For those of us old enough to remember, we all know where we were 21 years ago this Sunday, September 11, 2001 (9-11). I had just finished morning mass and went into the kitchen and turned on the TODAY show. Little did I expect to see what was about to unfold in New York City. I was shocked to see the first of the World Trade Towers to be struck by a jet. Then the second tower was struck. The Parish Staff and I were all around the tv listening to the reports and watching the horror of what was unfolding.
I called my classmate, Father Alex Santora who was residing in a rectory in Jersey City. You could walk out his front doors and look over to the World Trade Towers.
Alex had lost all communications from television and asked me what was being reported. He was describing to me what he could see right before his own eyes.
And then the first tower collapsed and then the second.
That beautiful September morning turned into one of the worst days in the history of our nation and the world.
9-11 would devastate us with the thousands of people who were killed that day. We would never be the same people who we were when we got up that morning.
Years later I visited the 9/11 memorial. It was very still and people kept their voices low and respectful. It was such a different experience from the usual hustle and bustle of life in NYC. I stood at the memorial pools and was overwhelmed with tears and the sense of so much loss in the lives of so many people. I will never forget how I felt.
Since that day I visited the memorial, which is referred to as Ground Zero, two Popes also have visited. Both Pope Benedict and Pope Francis paid their respects while in New York City and prayed for the loss of life, the families and friends grieving, the survivors and for all the courageous first responders.
Pope Benedict said in prayer “Turn to your way of love those whose hearts and minds are consumed with hatred…and give us the wisdom and courage to work tirelessly for the world where true peace and love reign among nations and in the hearts of all.”
Pope Francis on his visit decried the violence that took many lives at the site and then spoke of hope.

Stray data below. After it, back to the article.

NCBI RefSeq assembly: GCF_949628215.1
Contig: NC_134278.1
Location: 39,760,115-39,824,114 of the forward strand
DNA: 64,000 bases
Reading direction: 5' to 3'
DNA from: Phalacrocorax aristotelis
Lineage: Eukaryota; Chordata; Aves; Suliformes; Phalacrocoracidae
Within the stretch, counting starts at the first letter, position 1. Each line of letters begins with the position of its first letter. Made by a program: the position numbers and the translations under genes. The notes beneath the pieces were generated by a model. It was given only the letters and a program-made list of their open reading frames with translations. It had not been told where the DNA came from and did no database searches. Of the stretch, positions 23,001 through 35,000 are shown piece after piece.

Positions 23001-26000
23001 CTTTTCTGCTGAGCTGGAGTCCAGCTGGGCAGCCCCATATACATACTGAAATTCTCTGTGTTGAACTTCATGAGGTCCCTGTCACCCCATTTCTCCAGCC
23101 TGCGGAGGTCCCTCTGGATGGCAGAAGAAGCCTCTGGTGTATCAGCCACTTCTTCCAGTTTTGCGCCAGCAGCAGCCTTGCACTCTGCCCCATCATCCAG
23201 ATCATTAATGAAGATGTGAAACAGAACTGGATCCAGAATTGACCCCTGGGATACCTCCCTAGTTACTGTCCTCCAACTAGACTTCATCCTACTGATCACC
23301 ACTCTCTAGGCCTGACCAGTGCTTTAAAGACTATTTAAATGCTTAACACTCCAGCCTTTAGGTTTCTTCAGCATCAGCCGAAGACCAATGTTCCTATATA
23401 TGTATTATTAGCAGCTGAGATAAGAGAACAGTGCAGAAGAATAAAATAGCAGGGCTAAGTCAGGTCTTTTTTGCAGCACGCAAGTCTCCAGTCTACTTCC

“The place of death became a place of life, too, a place of saved lives, a hymn to the triumph of life over the prophets of destruction and death, to goodness over evil, to reconciliation and unity over hatred and division.”
These past few weeks we have heard challenging words from the mouth of Jesus. The Gospel of Luke has been strong and challenging. In remembering 9-11, I know many good individuals have struggled with the Gospel and the words of Jesus. Perhaps some of you reading this are among them. But do we not, as followers of Jesus, seek to have our hearts and minds formed by his life and teachings? Jesus called for no hate, vengeance or not forgiving those who have hurt us. Easier said than done but nonetheless it is Jesus calling disciples to carry their cross, forgive their enemies and pray for their persecutors. The Lord’s call to forgiveness and mercy are the basis of his teachings. Love God with all your mind, heart and spirit and love your neighbor as yourself.
This weekend may we bring whatever thoughts and feelings we have before the Lord. May we find the strength to welcome Jesus’s word into our very lives. May we, as we gather in mystery at the Table of the Lord, share in the broken Bread of Life and become Him so that we may be prophets of love and mercy.
Let us believe Jesus who said all things are possible with God. Let us become what we may have never thought we could be by the grace of God.
In faith and hope,